Black history is American history and shouldn’t only be remember only in the month of February. Our goal is to share these sites and events with you so you’re learning alongside us. In our previous article on visiting Black history museums, we shared some sites that we can’t wait to visit. Here are some more Black history sites that shouldn’t be missed.
Harriet Tubman Underground Railroad Byway
Up for a road trip? Head to the eastern shores of Maryland. This 125 mile self-guided driving tour explores the life of Harriet Tubman. Born enslaved, Tubman is famous for escaping slavery and returning to Maryland many times to help about 300 people escape slavery. The Byway takes you through Maryland and Delaware before ending in Pennsylvania. There are 45 sites on the byway that explore and celebrate Harriet Tubman’s life. Download a map of the Byway along with an audio tour to get you started.
Road River African American Museum
A look at African American life in the rural parishes near Donaldsonville, Louisiana, The Road River African American Museum teaches through exhibits, collections and historic buildings. RRAM also explores the Louisiana Underground Railroad, which made it’s way through the swamps to New Orleans, where the escaped former enslaved could pose as free people of color or take ships to points northward.
Schomburg Center for Research in Black Culture
Part of the New York Public Library system, the Schomburg Center for Research in Black Culture is located in Harlem. Dedicated to the history of people of African descent, the library began as a special collection in 1927. A fixture in the community, the Schomburg is home to original manuscripts, art and early recordings of prominent African Americans such as Marcus Garvey. In addition to being a research library, the center also hosts Black history events. When you enter the building, be sure to look down. The lobby floor houses the ashes of Harlem Renaissance poet and activist Langston Hughes.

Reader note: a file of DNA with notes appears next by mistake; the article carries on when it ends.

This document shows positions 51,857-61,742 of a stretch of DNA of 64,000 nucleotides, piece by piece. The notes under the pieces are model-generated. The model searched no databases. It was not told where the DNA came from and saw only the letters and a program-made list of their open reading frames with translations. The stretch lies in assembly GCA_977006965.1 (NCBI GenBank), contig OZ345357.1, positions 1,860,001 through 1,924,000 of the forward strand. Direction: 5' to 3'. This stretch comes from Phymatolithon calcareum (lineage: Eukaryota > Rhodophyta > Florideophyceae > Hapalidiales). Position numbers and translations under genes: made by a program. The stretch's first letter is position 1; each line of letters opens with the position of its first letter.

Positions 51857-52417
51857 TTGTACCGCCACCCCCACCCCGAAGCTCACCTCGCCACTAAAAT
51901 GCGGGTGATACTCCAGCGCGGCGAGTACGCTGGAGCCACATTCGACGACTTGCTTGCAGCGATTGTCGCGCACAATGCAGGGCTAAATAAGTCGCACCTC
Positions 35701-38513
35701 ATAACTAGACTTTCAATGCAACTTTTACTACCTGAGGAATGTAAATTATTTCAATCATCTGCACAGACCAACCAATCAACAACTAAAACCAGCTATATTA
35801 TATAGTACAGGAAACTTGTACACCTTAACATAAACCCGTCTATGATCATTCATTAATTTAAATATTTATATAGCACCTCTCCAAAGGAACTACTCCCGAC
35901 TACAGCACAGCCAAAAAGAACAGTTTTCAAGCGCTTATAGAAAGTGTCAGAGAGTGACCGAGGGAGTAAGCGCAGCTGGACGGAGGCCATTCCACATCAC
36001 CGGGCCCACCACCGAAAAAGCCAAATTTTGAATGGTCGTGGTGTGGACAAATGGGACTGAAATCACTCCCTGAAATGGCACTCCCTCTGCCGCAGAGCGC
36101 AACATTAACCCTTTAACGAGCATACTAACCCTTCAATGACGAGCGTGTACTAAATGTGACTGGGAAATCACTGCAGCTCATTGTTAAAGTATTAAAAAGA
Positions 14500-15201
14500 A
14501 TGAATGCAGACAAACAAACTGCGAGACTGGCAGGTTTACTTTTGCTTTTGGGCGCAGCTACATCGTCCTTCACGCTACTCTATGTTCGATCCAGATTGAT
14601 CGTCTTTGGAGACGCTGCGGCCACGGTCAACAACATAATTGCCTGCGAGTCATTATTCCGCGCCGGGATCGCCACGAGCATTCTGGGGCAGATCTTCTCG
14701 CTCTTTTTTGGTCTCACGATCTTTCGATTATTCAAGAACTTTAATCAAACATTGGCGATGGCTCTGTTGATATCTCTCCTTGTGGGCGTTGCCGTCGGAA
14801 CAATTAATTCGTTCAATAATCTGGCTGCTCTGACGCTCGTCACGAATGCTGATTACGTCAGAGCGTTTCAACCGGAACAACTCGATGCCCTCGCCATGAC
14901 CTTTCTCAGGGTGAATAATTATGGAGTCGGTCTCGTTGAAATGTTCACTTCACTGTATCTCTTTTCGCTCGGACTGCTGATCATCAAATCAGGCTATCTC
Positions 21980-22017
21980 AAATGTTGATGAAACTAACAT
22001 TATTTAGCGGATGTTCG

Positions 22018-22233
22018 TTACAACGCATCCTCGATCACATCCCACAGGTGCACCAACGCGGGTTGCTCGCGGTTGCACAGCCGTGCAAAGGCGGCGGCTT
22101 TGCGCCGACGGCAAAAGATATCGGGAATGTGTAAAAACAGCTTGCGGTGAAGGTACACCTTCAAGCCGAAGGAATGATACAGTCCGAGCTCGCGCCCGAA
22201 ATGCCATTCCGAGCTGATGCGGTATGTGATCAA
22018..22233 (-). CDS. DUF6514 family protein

Martin Luther King, Jr. National Historical Park
Everyone knows Martin Luther King, Jr’s role in the American Civil Rights Movement. To find out how his journey began and continues, visit the Martin Luther King, Jr. National Historical Park. There are seven stops to visit, all in the “Sweet Auburn” section of Atlanta, Georgia. Start at the Visitor Center to learn about the site and sign up for a tour of the home Dr. King was born in. In addition to several other stops, the park also consists of Ebenezer Baptist Church, Dr King’s home church. The final stop is The King Center, final resting place for Dr. King and Mrs. Coretta Scott King, who funded the center after her husband’s assassination.
Negro Leagues Baseball Museum
A Black history site for sports lovers of all ages, the Negro Leagues Baseball Museum is in Kansas City, Missouri. The only museum in the world showcasing Negro League baseball, it’s located in Kansas City, Missouri. With photos, film and artifacts, the NLBM shows how African American players such as Hank Aaron, Josh Gibson and Satchel Page played an amazing game, even with the limits of segregation. An extra bonus? NLBM is a neighbor of the American Jazz Museum!
The Charles H. Wright Museum of African American History
Located in Detroit, Michigan, the Charles H. Wright Museum of African American History is home to extensive collections of the Underground Railroad, Harriet Tubman and Detroit’s labor history. This Black history site offers exhibits on art, the Black experience, voting and Detroit’s performing arts industry. The Wright Museum fulfills its mission to “open minds and (change) lives” through the education of Black history.
National Museum of African American History and Culture
Located on the National Mall in Washington, D.C, is the National Museum of African American History and Culture. Because of rave reviews and a thirst for knowledge about Black history, a ticket to this museum was a hard to get item the first year. The museum begins its story with the African American journey in Africa, where kings and queens ruled a literate society. From there, the floors of the museum go through The Middle Passage up through present times. Don’t miss the music room which allows you to play digital clips from thousands of musical pieces.Plan to spend an entire day here. It’s nearly impossible to see everything in one visit. Also don’t miss the Sweet Home Cafe, which offers menu items based on different parts of the United States.
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